Please, sir, may I have some more?

A new report out (PDF) by UBS Investor Watch shows that only 31% of millionaires “feel wealthy.” 


In a survey of more than 4,000 respondents, 69% of millionaires reported that they don’t feel wealthy; 40% of millionaires with investable assets of more than $5 million (meaning, $5 million in spare change) still didn’t feel wealthy.

This may have something to do with their definition of wealthy.

<—- Check it out. 50% of respondents defined ‘wealthy’ as having no financial constraints. Only 10% defined ‘wealthy’ as “ensuring a comfortable lifestyle for next family generations” — what one could arguably call the traditional American dream.

Reports like this provide important indicators on wealth inequality trends in Oregon and around the nation. You see, we looked at a similar report 2 years ago and were shocked to find that in 2011, 42% of millionaires didn’t feel wealthy. But now, just two years later, it’s 69% of millionaires who are asking: “Please, sir, may I have some more?”

The richest Americans have seen their wealth skyrocket in decades, all while middle class families have gotten the squeeze. As Pulitzer Prize winning economist David Cay Johnston shared with Our Oregon, the distribution of wealth in our nation is not a naturally-occurring phenomenon — but is, in fact, a direct result of the policies and practices put into place by our lawmakers.
Income Inequality in Oregon
You can see that very trend in Oregon: During the 2013 legislative session, Oregon Republicans pushed hard to get more tax breaks for the wealthy, even while slashing budgets for senior services and passing a K-12 school budget that still leads to teacher layoffs and overcrowded classrooms in some districts.

So, we’ve got an environment where multi-millionaires are asking for more, more, more (just enough so that they never have to think about money again, is all!) while at the same time our schools, seniors, and other critical services are struggling. How much is enough? Will they ever be satisfied?

And isn’t it time for a change?


8 Responses to “Please, sir, may I have some more?”

  1. Michael C. Fenning

    “The love of money is the root of all evil” “Power corrupts, and absolute power corrupts absolutely” That’s Jesus and Lord Some-thing-or-other [Tallyrand?]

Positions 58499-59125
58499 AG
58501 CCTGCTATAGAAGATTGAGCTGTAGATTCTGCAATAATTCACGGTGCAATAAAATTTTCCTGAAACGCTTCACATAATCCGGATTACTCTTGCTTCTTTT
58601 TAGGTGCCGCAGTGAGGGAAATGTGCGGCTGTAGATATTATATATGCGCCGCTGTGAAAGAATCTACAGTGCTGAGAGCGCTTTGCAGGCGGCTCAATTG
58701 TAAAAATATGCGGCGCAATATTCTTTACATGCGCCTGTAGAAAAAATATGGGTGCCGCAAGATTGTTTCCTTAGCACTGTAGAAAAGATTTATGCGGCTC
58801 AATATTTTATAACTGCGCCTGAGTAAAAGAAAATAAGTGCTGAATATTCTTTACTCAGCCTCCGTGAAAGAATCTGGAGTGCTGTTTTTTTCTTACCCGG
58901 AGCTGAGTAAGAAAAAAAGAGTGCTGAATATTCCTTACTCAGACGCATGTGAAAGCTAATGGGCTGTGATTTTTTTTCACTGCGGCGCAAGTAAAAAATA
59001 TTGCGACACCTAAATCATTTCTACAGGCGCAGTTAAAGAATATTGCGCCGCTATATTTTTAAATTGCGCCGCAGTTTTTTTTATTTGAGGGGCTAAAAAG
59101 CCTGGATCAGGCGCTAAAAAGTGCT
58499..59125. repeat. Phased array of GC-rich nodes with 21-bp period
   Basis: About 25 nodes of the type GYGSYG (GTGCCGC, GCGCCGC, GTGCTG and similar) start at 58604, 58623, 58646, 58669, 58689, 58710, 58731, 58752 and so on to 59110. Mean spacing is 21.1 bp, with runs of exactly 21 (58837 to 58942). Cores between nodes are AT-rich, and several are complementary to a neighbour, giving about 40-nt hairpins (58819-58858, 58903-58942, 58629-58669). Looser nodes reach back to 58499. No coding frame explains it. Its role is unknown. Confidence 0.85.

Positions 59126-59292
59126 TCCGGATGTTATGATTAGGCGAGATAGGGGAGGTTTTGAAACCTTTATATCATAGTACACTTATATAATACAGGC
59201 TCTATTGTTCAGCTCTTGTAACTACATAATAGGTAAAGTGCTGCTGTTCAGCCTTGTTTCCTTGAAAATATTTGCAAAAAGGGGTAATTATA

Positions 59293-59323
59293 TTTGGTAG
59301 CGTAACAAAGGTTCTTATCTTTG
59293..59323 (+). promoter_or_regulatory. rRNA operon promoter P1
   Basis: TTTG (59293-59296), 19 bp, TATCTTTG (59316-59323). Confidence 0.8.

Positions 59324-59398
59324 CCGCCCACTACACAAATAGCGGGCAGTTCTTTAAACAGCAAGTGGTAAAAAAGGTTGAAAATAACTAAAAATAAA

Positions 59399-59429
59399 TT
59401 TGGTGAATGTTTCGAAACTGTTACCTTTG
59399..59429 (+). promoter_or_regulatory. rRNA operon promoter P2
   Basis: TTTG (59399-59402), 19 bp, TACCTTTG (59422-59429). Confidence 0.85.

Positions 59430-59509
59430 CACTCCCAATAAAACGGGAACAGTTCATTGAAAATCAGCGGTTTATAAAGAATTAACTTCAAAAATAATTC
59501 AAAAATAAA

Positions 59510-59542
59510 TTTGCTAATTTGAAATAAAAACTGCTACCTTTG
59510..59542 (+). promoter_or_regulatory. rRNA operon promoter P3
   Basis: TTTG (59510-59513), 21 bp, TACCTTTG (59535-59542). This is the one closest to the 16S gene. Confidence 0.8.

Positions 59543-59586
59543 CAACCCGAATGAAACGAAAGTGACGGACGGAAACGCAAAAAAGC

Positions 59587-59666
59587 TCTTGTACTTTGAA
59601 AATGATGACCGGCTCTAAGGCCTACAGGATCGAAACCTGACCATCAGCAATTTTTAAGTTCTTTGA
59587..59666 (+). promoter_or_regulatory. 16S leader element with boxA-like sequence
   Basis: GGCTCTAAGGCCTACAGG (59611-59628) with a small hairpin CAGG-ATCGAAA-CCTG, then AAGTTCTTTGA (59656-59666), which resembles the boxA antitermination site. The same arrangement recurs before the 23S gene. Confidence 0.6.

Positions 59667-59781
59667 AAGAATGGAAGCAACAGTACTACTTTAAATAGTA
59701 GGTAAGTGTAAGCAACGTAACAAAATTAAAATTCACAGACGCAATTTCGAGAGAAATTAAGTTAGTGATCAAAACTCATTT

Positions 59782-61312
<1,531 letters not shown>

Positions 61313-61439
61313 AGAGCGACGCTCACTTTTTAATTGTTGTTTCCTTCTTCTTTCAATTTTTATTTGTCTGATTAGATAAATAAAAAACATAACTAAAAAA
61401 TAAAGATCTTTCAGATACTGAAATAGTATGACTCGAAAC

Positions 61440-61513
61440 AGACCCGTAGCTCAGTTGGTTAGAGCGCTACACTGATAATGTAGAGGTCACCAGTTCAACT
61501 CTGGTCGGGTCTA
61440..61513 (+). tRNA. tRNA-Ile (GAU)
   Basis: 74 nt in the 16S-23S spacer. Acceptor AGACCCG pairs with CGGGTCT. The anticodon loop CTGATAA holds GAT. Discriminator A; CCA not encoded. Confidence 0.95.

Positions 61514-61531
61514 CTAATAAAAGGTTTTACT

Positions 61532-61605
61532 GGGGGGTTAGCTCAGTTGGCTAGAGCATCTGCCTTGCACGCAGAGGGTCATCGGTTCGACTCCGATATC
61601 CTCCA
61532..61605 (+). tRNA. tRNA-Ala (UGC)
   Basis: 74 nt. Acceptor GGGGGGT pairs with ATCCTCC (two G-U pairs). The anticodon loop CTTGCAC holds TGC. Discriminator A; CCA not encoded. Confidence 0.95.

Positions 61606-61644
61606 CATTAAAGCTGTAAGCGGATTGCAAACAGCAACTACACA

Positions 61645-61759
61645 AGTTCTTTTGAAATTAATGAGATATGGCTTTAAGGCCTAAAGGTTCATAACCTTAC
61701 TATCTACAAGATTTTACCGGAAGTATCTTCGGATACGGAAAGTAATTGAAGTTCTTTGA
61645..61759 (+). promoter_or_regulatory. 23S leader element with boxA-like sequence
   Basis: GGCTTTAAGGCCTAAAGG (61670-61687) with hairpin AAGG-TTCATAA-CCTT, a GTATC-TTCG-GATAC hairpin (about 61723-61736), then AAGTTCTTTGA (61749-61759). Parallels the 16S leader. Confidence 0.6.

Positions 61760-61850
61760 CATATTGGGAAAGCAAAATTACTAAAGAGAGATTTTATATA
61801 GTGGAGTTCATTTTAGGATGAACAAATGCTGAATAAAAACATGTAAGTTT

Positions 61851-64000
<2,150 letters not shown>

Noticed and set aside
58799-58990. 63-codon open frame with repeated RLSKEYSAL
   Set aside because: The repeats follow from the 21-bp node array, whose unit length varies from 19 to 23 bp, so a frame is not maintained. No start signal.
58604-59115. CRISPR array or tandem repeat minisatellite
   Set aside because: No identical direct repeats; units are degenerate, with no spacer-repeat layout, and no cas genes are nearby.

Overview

2. Glenna

    For some people the quest for money is an illness like anorexia is an illness.

  3. Matthew Vantress

    Why do you our oregon ultra backed liberal organizations hate everyone including people and corporations that make money?thats the american way.Got any new ideas on job creation or economic growth?you sound like a broken record with the same old tired lies and propaganda about corporations and the rich.come us with some new ideas not the same old tired worn out propaganda you keep spewing.

    • Anonymous

      Yeah, here’s a job creation idea. Bring American business and material production back inside the borders of this country. Pay the Americans working for these companies a living wage including health benefits and guaranteed retirement so they can send their children to school, afford to take vacations and spend money in other American cities and towns and afford to buy more made in America products. Quit sending US company production to other countries so they can make more money than could possibly be spent in 10 lifetimes instead of being real Americans and doing everything possible to make our country great again. These traitors who use offshore companies to not only cheaper the labor market but avoid paying US taxes should be arrested, tried in a court of law with average Americans and see where they end up.

  4. Matthew Vantress

    You forgot to mention in the article 85% of school funding is compensation and benefits plus pers.Quite a few teachers got step increase raises this year and some got union contract raises too plus more pers money too.That why there are layoffs not cause of inadequate funding.

    • Janet

      Why is it conservative whiners seem to hate everyone including teachers and unions that educate and prevent exploitation? It seems like the only way money problems can be explained by a “fiscally responsible” individual is if it’s the fault of teachers. Quite the broken record indeed.

    • Paul

      Matthew, come on. Explain how paying workers a livable wage causes layoffs. Are you an economist, AND an accountant?

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